What exactly is considered folklore? Wikipedia defines folklore as "the body of expressive culture, including tales, music, dance, legends, oral history, proverbs, jokes, popular beliefs, customs, and so forth within a particular population comprising the traditions (including oral traditions) of that culture, subculture, or group." The study of folklore is called "folkloristics."
How is folklore valuable to a genealogist? In addition to the content of religious or mythical elements, folklore gives valuable information on the routine traditions of everyday life. Folklore can also describe the culture and behavior of a locality, region, or ethnic group at large. Folklore encompassed many different subjects from war to healing, and is expressed in many different mediums.
Folklore includes the rendering of tales of ghosts. These can be valuable in the sense that real or not, ghost stories almost universally follow any type of tragic death or event. So if you have had those types of events in your family, they can be a jumping off point in a search for truth and perhaps provide a minute detail when investigated will lead to the accurate details of the event.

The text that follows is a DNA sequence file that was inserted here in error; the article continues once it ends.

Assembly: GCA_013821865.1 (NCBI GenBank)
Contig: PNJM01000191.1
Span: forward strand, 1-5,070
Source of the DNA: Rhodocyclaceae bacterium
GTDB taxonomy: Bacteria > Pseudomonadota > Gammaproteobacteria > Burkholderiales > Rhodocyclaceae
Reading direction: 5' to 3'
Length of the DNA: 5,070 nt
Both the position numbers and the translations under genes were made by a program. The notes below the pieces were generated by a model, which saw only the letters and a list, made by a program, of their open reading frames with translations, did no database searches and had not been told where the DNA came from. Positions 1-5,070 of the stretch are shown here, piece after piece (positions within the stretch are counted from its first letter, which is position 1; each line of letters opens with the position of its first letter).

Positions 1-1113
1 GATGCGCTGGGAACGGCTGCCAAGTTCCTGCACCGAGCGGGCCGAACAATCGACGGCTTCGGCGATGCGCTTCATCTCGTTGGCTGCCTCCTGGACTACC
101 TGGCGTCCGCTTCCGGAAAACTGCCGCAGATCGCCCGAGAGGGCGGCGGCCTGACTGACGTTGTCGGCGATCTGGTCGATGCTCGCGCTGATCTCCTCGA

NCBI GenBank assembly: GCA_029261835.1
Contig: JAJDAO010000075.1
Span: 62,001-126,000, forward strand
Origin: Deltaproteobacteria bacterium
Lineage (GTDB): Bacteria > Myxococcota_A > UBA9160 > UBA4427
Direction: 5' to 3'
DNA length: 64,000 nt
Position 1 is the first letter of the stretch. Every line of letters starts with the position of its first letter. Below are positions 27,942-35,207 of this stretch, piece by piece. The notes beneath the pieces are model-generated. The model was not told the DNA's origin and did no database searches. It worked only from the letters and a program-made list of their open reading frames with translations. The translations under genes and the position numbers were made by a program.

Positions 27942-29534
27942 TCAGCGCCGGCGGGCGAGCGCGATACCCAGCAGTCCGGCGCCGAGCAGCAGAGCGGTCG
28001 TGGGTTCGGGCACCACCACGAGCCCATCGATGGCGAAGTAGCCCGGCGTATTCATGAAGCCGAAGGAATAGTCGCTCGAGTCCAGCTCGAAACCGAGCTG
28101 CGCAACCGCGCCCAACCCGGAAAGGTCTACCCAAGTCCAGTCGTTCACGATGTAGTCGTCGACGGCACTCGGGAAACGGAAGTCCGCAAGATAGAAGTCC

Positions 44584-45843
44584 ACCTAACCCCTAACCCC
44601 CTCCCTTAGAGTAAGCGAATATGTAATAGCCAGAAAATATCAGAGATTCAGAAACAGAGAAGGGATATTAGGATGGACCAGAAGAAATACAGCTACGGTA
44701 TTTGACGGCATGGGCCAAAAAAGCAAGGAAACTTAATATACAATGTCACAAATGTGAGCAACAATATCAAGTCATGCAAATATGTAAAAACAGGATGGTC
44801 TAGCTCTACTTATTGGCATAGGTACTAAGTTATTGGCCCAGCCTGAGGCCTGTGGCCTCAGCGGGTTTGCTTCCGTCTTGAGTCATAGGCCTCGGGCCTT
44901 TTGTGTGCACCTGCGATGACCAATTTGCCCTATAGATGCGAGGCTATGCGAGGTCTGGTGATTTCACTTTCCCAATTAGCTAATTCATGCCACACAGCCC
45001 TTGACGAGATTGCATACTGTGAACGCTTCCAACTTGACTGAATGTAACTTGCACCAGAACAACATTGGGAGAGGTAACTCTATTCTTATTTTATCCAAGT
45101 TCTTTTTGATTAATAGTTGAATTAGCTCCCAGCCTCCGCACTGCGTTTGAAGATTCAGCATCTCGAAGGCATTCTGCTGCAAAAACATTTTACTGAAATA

A grandfather of mine is the subject of local folklore and ghost stories after a family tragedy in which he and some other family members perished. Now it is purported that the scene of his death is haunted by ghosts. The ghost stories of the incident give a surprisingly accurate rendition of the event, with minor variations and added drama here and there.
This illustrates the point of not overlooking these stories in your genealogical pursuits. These stories of local legend can be found in libraries and bookstores and even neighborhood tourist shops. The stories can give you additional clues to use in your research. Even if your ancestors are not the subject of a story, local folklore can present you with a better picture of the local way of life for your ancestor.
Source Information: GenWeekly, New Providence, NJ, USA: Genealogy Today LLC, 2008.
The views and opinions expressed in this article are those of the author and do not necessarily reflect the views of Genealogy Today LLC.
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